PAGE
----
wool from being pulled over the eyes, the landlord should verify that
information from several sources:
debtor does not end up hating the creditor," he says, "so
I use a psychological approach. Every debtor is different. Maybe they
don’t understand it’s OK to go into debt and to set up a payment arrangement."
No, debt collecting does not equate to stress collecting, Portnoy
insists. "If I can get the money back into the pockets of my clients,
the people who legitimately pay their bills will not have an increase
in medical care. I love the collection process," says Portnoy.
"It’s fun. I am negotiating all day long."
Coping with the New GREs
If — like me — you are one of those people
who do not particularly enjoy taking standardized tests, the Graduate
Record Examination (GRE) will not be much of a treat. However, there
are ways to get through it successfully, and with a little help and
a lot of practice, you might do well enough to make it to the graduate
school of your choice.
Mercer County Community College (MCCC) is offering a "Graduate
Record Examination Review," starting Thursday, July 8, at 7:10
p.m. at the West Windsor campus. Six Thursday sessions cost $170.
MCCC’s GRE Review — offered three times a year — is a good
"crash" course if a crash course is what you are looking for.
But depending only on this course to make you GRE savvy might not
be a good idea, because unless you are an exceptionally good test-taker
you cannot prepare for the GRE in six once-a-week sessions. Also,
the MCCC course is all instructional — you do not do any practice
on a computer. But if you have already started preparing, and you
want some last-minute testbusters and a chance to take some paper
practice exams in a testing environment before you go for the real
thing, this $170 course could be a worthwhile investment.
This is a real "crash" course — in six sessions of about
two and a half hours each, with three classes for the verbal and three
for the quantitative and analytical part — the instructors go
very fast. The English language has too many words and there are just
too many formulas in math to master in so short a time. If you have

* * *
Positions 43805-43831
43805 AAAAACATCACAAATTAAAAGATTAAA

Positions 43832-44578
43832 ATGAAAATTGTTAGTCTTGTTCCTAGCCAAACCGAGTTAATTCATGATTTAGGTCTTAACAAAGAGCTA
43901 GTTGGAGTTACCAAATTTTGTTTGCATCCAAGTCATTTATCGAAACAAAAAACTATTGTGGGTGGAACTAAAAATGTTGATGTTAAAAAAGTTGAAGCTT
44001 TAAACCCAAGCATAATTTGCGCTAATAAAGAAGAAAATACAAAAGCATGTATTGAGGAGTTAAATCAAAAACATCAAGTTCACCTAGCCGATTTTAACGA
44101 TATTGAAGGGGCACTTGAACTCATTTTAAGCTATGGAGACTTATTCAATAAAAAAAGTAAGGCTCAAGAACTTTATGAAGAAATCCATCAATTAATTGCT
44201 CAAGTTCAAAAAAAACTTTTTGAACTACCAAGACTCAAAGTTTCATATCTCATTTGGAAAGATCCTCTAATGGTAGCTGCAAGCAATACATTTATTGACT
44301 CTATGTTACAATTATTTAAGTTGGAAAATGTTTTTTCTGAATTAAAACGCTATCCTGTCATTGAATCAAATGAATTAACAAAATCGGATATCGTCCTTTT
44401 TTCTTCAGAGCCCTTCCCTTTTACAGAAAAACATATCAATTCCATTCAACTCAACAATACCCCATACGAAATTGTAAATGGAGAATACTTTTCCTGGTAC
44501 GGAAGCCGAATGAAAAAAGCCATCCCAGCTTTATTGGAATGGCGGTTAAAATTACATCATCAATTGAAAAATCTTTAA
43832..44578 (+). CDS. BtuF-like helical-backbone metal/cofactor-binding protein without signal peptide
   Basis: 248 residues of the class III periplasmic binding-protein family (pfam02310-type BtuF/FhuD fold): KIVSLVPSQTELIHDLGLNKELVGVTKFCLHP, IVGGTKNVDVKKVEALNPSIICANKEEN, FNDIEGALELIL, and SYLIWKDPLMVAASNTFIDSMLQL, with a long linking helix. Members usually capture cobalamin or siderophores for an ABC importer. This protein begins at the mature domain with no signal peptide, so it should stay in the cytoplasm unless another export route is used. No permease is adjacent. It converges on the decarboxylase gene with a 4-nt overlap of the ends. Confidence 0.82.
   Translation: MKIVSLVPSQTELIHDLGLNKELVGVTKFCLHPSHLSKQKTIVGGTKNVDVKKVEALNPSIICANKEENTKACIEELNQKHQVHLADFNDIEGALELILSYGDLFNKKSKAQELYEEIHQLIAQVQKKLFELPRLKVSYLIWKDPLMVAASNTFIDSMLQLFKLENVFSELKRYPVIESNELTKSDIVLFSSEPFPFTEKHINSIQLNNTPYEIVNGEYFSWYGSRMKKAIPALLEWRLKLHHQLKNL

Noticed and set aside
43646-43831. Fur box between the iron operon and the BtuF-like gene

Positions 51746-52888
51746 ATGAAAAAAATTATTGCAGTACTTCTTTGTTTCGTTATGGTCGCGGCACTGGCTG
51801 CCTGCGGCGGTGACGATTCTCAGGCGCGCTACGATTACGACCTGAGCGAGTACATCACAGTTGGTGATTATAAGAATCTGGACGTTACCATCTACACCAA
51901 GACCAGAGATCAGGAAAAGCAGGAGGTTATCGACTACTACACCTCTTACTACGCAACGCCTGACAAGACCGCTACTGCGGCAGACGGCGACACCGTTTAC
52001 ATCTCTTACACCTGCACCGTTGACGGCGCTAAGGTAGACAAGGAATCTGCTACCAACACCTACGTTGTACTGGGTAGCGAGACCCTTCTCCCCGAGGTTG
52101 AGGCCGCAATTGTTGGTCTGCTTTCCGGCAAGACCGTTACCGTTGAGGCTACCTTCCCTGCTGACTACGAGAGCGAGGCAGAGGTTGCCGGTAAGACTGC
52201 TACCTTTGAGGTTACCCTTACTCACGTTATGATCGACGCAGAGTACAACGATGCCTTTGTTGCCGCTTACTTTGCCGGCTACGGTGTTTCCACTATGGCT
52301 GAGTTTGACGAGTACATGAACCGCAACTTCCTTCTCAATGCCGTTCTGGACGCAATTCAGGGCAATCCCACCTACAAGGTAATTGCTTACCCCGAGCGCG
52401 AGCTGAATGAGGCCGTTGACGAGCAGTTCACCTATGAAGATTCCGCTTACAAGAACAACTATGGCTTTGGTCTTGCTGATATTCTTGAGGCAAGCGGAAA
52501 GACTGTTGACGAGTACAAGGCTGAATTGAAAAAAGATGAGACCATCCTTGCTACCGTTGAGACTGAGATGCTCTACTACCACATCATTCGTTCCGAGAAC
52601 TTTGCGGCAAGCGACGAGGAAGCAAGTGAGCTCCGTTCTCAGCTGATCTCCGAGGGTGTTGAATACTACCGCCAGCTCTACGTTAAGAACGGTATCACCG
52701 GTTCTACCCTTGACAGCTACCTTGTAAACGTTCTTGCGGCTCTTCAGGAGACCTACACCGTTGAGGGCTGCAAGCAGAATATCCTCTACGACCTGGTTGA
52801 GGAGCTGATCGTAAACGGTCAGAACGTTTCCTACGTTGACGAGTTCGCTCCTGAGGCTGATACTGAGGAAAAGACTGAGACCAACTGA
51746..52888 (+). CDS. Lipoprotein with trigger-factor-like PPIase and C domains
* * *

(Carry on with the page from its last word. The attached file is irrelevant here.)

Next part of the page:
no clue about the test at all, or if you have been out of school for
a while but you plan to go to graduate school in the future, this
could be a good introduction.
The fee includes a text with practice exams plus a book
of vocabulary words and formulas. The text is published by Educational
Testing Services (ETS), the "monsters" who make these tests.
Apparently the practice exams are previous GREs. However, as someone
who has used both the ETS workbooks and others in the market, I would
suggest that you study with a Barron’s or an ARCO book. They may be
a little tougher than the actual test, but I found that if I worked
with something harder I did the actual test better. Besides, the ETS
workbook had the explanations along with the answers to only one practice
test. Explanations were especially helpful to me and my ARCO workbook
had the explanations to all the questions in all the sections.
The test I took in April was the last paper-based GRE, and now ETS
offers only the Computer Adaptive Test (CAT). Contrary to popular
conception, the CAT is not the computer version of a paper-based test,
says Robert Cohen, director of the Princeton Review, which also
offers GRE preparation classes. "The computer adaptive test adapts
to your level." CAT starts off with a medium question and if you
get that right, you get a harder question; if you get that wrong you
get an easier question. Your score depends not on how many questions
you get right, but which questions you get right, says Cohen.
GRE preparation classes at the Princeton Review have 11 sessions that
include 10 classroom sessions and four CAT GRE practice tests on the
computer. New sessions start every five weeks, the next session in
Princeton starts on Monday, July 12. Cost is $895, and you can take
the course again free if you are not satisfied with your scores the
first time. Call 609-683-0082 or visit the website at http://www.review.com
for more information and a free practice CAT GRE.
Like the paper-based GRE, the CAT GRE also has six 30-minute sections
— two verbal, two quantitative, and two analytical — and another
"experimental" section that ETS puts in there as an extra
measure of torture. You are only graded for six sections but you do
not know which one is the "experimental" section. So in reality
you have to take seven grueling 30-minute sections, with a 10-minute
break somewhere in between. The extra section can be either verbal,
quantitative, or analytical. You can take a practice CAT GRE on the
ETS website at http://www.gre.org. The actual test costs
In my GRE course in March the MCCC instructors gave many useful tips
on how to tackle the test. For example, that many colleges do not
really consider your analytical scores. You can call the department
you are planning to attend to find this out and consequently might
be able to spend more time working on your English and math.
As far as crash courses go, the MCCC course is as good as it can get.
Having taken it in March, and having been accepted to the graduate
school of my choice, I would gladly recommend the course. It would
only be fair if I said the course deserves some credit for my accomplishment.
— Teena Chandy